Rain tends to bring out the bipolar in every group.
The classic example is the pastor who prays that it will not rain for the church picnic and the farmer who prays for rain to spare his crops. Something similar is happening now here on the Mexican Pacific coast.
We have had two rainstorms lately -- none directly associated with Tropical Storm/Hurricane Pamela (blowing in the wind). The first was a heavy downpour last Saturday. Today we had another, but of entirely a different kind. One of those rains that the Irish like to call "soft." Where I come from, we call it Willamette Valley Drizzle. (The Irish are far more poetic.)
Whatever we call it, there are a lot of recently-arrived northern tourists who are not very happy that their multi-month stay on the Costalegre is starting out with the same weather they left behind in Vancouver. "Same weather" if you add in about 20 extra degrees and several more percentage points of humidity.
Our local Facebook pages are filled with wails that enough is enough. I understand the sentiment. But I am not fully in accord with it.
My Mexican neighbors have a different view of the summer rains. Often, the rain is the only thing that drives down the combined heat and temperature to guarantee a pleasant night's sleep. Usually, for just one night. Because the rain that falls soon evaporates into the air to once again bring the humidity up to level of a golden retriever's IQ.
Both kids and adults' can be seen frolicking in the street when the rains start to fall. It is an appreciated blessing.
Like them, I will take as many rainy days in the summer as we can get. It is still just barely warm enough that the rain days are also relief days.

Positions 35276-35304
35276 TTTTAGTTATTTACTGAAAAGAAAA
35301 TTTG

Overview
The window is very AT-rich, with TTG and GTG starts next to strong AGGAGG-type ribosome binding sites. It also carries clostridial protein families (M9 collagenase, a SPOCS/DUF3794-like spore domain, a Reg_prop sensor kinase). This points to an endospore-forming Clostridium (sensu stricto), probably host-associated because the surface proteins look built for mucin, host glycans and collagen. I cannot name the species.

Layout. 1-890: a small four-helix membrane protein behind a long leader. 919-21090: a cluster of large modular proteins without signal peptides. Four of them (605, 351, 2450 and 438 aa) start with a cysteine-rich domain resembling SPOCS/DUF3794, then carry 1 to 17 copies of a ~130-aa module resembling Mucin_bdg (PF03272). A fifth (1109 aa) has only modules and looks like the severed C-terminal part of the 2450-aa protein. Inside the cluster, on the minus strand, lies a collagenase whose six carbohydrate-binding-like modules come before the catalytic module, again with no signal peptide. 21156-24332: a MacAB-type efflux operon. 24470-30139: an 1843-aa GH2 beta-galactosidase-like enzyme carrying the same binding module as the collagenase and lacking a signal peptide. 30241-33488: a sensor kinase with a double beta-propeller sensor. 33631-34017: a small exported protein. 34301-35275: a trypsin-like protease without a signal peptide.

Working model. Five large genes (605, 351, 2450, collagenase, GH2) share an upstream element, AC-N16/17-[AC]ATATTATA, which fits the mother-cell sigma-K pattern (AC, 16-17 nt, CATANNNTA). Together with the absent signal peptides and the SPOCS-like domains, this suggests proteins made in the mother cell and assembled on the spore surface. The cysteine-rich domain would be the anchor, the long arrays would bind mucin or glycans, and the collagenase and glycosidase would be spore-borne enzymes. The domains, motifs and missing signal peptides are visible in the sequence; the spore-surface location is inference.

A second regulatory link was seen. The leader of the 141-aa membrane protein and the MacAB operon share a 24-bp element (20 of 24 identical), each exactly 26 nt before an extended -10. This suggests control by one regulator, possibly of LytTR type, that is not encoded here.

That will soon change. In a few weeks, the rains will stop in main part until summer rolls around again. During that time the surrounding hills will steadily grow that odd shade of brownish-gray, somewhere between taupe and ecru, that sets in around April.
Having said that, I am about to don my Quisling disguise and switch sides. After a summer of pulling out the squeegee and broom to combat the puddles that accumulate on the upper terrace, I would just as soon have a few dry months to enjoy my walking track without having to dodge the accumulated water.
Sure, it is a selfish reason. Especially after I have spent the summer praising the rain for its relief. But no one ever even insinuated that preferring dry to rain required me to use my moral agent principles. As Winston Churchill famously said: "It's just weather."
Sign me up for the I-would-prefer-it-to-be-dry party. For now. I will soon be praying for rain in another few months. Not like the farmer, but for the sake of all of us who live our summers here.
Because as the nursey rhyme goes, I may wish the rain away for now -- knowing fully well that it will come again some other day.
Probably in mid-June.